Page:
PhD Thesis

I was a PhD candidate from 2006 to 2010, under the supervision of Prof. Nikos Paragios (Ecole Centrale Paris, France) and Assoc. Prof. Véronique Prinet (Institute of Automation, National Academy of Sciences, Beijing, China). My field of research was automated image recognition and object detection. In other words, I was trying to teach computers to answer the question: “what are the objects contained in this image?


Our work addresses the problem of automated 2D image classification and general object detection. Advances in this field of research contribute to the elaboration of intelligent systems such as, but not limited to, autonomous robots and the semantic web. In this context, designing adequate image representations and classifiers for these representations constitute challenging issues. Our work provides innovative solutions to both these problems: image representation and classification.

In order to generate our image representation, we extract visual features from the image and build a graphical structure based on properties of spatial proximity between the feature points. We show that certain spectral properties of this graph constitute good invariants to rigid geometric transforms. Our representation is based on these invariant properties. Experiments show that this representation constitutes an improvement over other similar representations that do not integrate the spatial layout of visual features. However, a drawback of this method is that it requires a lossy quantisation of the visual feature space in order to be combined with a state-of-the-art support vector machine (SVM) classifier. We address this issue by designing a new classifier. This generic classifier relies on a nearest-neighbour distance to classify objects that can be assimilated to feature sets, i.e: point clouds. The linearity of this classifier allows us to perform object detection, in addition to image classification. Another interesting property is its ability to combine different types of visual features in an optimal manner. We take advantage of this property to produce a new formulation for the classification of visual feature graphs. Experiments are conducted on a wide variety of publicly available datasets to justify the benefits of our approach.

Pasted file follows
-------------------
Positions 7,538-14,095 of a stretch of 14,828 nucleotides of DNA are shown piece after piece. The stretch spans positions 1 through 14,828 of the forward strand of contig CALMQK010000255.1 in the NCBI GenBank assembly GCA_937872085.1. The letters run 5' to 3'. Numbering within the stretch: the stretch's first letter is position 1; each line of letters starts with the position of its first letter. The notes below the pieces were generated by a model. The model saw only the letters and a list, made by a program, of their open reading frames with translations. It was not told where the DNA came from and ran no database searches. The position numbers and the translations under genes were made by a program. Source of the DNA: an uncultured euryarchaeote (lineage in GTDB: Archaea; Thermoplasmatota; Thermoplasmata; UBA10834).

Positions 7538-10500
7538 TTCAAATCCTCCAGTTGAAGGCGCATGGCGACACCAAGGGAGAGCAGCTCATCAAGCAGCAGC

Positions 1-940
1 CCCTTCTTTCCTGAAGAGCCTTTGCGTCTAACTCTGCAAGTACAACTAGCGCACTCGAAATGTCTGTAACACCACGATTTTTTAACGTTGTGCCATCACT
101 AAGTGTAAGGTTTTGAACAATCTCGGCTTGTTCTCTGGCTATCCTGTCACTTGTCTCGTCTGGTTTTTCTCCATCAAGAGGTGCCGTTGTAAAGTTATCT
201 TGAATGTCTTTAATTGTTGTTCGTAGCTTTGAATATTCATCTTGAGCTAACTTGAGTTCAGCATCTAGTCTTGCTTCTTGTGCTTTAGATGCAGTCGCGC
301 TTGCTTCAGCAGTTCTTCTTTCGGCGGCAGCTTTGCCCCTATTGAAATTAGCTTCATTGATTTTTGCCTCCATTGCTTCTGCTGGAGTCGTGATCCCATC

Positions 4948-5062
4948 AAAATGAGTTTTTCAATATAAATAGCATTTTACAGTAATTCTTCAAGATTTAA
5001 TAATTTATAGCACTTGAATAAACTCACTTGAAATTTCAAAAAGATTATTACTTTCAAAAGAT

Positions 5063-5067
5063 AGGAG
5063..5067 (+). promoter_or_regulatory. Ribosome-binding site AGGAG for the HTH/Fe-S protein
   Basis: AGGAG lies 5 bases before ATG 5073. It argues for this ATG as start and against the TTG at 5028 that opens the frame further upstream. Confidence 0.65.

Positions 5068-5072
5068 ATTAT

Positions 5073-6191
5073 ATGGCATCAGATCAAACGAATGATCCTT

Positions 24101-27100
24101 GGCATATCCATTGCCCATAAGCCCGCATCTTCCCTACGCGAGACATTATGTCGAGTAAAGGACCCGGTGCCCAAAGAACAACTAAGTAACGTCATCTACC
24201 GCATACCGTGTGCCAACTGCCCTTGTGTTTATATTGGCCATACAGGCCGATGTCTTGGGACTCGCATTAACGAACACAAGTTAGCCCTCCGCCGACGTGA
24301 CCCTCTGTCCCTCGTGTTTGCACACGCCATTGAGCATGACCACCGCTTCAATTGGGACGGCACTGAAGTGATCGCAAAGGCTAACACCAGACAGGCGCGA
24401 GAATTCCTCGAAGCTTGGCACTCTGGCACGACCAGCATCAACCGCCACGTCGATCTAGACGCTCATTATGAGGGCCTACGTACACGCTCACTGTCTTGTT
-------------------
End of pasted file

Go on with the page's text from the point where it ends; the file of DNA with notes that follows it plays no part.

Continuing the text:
Manuscript (final version 2010-10-10)

Defence presentation (2010-09-15)



Optimal Naive Bayes Nearest Neighbours (ONBNN) is a C++ implementation of my work on image classification. It's very slow, but it's really simple and an extremely powerful classifier. At the time it beat kernel SVM on image classification in terms of performance.